Jacobsen: One thing we joked about in Copenhagen: If we take even simply Namazie’s topless body with breasts bared and painted, without the paint, the images would, probably, offend the same people, because it’s about the free expression and the words, and the images portrayed on bodies, but, at the same time, it’s really about whose bodies: often, women’s. It’s not a secret and not hard to catch. Women’s bodies are many times, varying by country, viewed as public aesthetic property, as if the aesthetic – whatever the culture holds dear – of a woman’s body is a collective ethical reflection of the community of which she happens to be a part. It’s wrongthinking, from a humanist, rationalist perspective, which leans more towards individualism while keeping social responsibility in accounting. How are the critics of the artwork viewing the nude bodies of women and the art on them

Gugenheim: They see them as property, unclean, or of course immodest, especially if a woman’s body doesn’t conform to a regressive stereotypical beauty standard. The visceral reaction is they want women covered up at best or out of sight/stoned to death at worst. There are usually jibes, accusations of having some kind of disorder, the usual form of gaslighting. But despite all the criticism, there is very strong support.

Most of the time the art acts as a conduit for the body. It states what the person painted wants to say or express with their body, and changes how they move and act, emboldening them.   To me they work in tandem, they always will as a body artist. I’m sure detractors just focus on boobs though, so who knows if those detractors can reason? One bizarre reply was to paraphrase, “we are rewarded with old women’s bodies for supporting Women Life Freedom?” This was from a man after we did topless activism for WLF/No Hijab Day, and you could clearly see how he thought about women just from that reply under an action. The idea that there should be some female bodily reward for supporting freedom, was akin to seeing women as sexual bargaining chips. Transactional. What people need to realise is that the anger is exactly there we are actually refusing to be objectified. We emote, shout, raise our voices, move. We are entirely present.

What that criticism does so perfectly though, is show EXACTLY the type of bias we are interpersonally and culturally working with, brings it out to the surface and sparks immediate action. People tell on themselves readily. When any prejudice is exposed like that, it paints a target on its front. It makes it so much easier to hone in on and deal with. It can also then start conversation (usually under photos of the act on social media) and spark change. 

Jacobsen: Are they making a separation between the two of them, the art and the bodies?

Gugenheim: Sometimes. Some just focus on the skin but if it was about skin only then why would I spend time covering some up with protest art? It’s a simple question they tend to not be able to ask themselves.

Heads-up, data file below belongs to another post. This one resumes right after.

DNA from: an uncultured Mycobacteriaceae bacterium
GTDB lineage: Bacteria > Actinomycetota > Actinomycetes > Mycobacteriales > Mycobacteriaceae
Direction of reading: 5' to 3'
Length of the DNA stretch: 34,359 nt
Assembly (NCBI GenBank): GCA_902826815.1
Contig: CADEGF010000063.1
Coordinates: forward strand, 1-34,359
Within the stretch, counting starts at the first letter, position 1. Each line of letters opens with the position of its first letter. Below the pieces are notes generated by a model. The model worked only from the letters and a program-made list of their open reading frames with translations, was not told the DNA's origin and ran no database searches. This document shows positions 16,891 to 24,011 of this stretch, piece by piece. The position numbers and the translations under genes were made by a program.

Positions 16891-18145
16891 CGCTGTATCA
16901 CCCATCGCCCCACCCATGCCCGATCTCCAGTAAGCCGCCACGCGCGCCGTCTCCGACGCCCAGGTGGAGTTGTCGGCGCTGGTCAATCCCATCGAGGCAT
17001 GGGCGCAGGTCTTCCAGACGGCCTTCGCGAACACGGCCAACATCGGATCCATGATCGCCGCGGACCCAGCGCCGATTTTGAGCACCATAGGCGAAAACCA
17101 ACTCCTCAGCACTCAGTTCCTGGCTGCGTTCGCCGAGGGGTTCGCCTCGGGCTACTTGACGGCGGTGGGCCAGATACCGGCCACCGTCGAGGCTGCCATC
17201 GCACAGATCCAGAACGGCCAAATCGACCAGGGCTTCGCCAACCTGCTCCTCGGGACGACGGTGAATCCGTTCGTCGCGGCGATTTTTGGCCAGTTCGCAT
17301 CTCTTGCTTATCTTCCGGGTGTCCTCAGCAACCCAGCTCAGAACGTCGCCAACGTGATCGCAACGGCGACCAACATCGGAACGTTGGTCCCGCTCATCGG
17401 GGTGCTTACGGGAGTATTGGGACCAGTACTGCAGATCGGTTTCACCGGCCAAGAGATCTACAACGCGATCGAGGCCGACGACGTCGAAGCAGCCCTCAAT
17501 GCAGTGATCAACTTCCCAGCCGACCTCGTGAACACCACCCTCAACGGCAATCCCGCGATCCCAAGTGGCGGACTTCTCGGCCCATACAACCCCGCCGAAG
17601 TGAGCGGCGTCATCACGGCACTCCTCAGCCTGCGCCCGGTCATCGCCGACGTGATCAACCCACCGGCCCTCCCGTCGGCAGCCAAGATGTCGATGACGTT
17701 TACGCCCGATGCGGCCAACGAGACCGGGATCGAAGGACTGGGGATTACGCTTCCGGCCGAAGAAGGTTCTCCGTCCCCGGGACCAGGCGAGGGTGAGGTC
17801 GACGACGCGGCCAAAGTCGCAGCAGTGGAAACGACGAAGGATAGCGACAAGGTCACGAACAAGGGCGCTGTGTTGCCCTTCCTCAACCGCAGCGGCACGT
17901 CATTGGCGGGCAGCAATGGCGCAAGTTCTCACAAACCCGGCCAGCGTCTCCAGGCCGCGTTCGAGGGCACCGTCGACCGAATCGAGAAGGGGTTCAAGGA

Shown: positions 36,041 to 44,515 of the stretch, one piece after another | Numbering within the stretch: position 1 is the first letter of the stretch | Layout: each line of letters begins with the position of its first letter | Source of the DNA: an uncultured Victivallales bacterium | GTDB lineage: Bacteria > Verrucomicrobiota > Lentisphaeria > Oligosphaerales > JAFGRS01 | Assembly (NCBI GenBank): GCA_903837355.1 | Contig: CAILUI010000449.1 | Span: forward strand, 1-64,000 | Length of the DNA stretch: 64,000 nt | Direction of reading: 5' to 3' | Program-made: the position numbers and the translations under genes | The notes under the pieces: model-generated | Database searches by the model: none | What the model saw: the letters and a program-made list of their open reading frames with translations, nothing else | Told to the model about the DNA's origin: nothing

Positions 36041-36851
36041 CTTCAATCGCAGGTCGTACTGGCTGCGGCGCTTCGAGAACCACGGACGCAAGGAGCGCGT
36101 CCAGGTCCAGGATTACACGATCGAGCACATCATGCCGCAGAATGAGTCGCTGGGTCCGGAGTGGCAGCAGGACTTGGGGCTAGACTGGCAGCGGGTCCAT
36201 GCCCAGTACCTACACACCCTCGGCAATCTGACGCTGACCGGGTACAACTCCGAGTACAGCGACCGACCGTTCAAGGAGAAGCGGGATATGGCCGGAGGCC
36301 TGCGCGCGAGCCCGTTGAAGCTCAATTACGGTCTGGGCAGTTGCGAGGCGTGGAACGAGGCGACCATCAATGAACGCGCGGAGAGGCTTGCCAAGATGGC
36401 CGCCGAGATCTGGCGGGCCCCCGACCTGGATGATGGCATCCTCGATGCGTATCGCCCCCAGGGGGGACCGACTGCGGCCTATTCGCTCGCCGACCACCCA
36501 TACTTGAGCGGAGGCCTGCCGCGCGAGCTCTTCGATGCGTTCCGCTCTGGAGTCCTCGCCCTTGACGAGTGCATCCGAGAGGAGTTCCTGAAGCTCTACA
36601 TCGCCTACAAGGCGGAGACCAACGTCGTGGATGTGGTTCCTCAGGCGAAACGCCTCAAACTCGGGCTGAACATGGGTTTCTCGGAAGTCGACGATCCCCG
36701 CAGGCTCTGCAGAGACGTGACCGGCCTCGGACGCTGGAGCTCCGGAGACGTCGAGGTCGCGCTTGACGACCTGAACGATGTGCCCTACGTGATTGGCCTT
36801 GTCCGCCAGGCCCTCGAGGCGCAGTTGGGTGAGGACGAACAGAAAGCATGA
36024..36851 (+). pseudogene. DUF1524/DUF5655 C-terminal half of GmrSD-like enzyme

Regressive people, usually men with a certain set of ideological values, be it MRAs, Islamists, hard right Conservatives who are deep on the misogyny train, perceive it as women acting out of turn. They object to their autonomy the most. 

Jacobsen: How do women feel who see other women like Maryam, and others, who shirk the social notions of shame and guilt around self-identity and self-esteem connected to whatever form a woman’s body takes – when they simply go topless with art and protest?

Gugenheim: A lot of them feel emboldened, the one’s I’ve spoken to. Others then join in protests later on as a result of it, and together that action then becomes very hopeful. Women who are self conscious then start working with their bodies in an autonomous and political way, and that is a beautiful thing to watch their courage unfold. It is the antithesis of objectification when you are the one driving political change through your own body. I think it can do a lot of good. 

Jacobsen: Are there any bodyart campaigns to keep an eye out for at the moment?

Gugenheim: 16th Sept is the anniversary of Mahsa Amini’s death and Sing for Freedom. I plan to do Bodyart at the protest. Another large, ongoing project that I am looking for apostates for is Blood on Their Lands, about their survival stories of coming from Islamic countries to the west. I want to paint as many apostates as possible. I’ve also another large one I am working on which will be wild, so apostates who are part of large organizations, get in touch!

Jacobsen: How many Canadians are part of this? More should!

Gugenheim: I know of Armin Navabi (Atheist Republic) but more should make themselves known. Join us! Get painted! 

Jacobsen: Thank you, once again, for the opportunity and your time, Victoria, and as a Latino fellow said to me after 2 hours of dancing, with me, at a Model United Nations afterparty, “I’ll never forget this”. 

Gugenheim: Always a pleasure.

Photo credit: Photo by Daniel Apodaca on Unsplash

Category: People

About Scott Douglas Jacobsen

Scott Douglas Jacobsen is the Founder of In-Sight: Independent Interview-Based Journal and In-Sight Publishing. Jacobsen works for science and human rights, especially women’s and children’s rights. He considers the modern scientific and technological world the foundation for the provision of the basics of human life throughout the world and advancement of human rights as the universal movement among peoples everywhere. You can contact Scott via email, his website, or Twitter.

One thought on “Conversations on the Art of Resistance (2): Aesthetics and Protest

  1. X23imist

    Hey people!!!!!
    Good mood and good luck to everyone!!!!!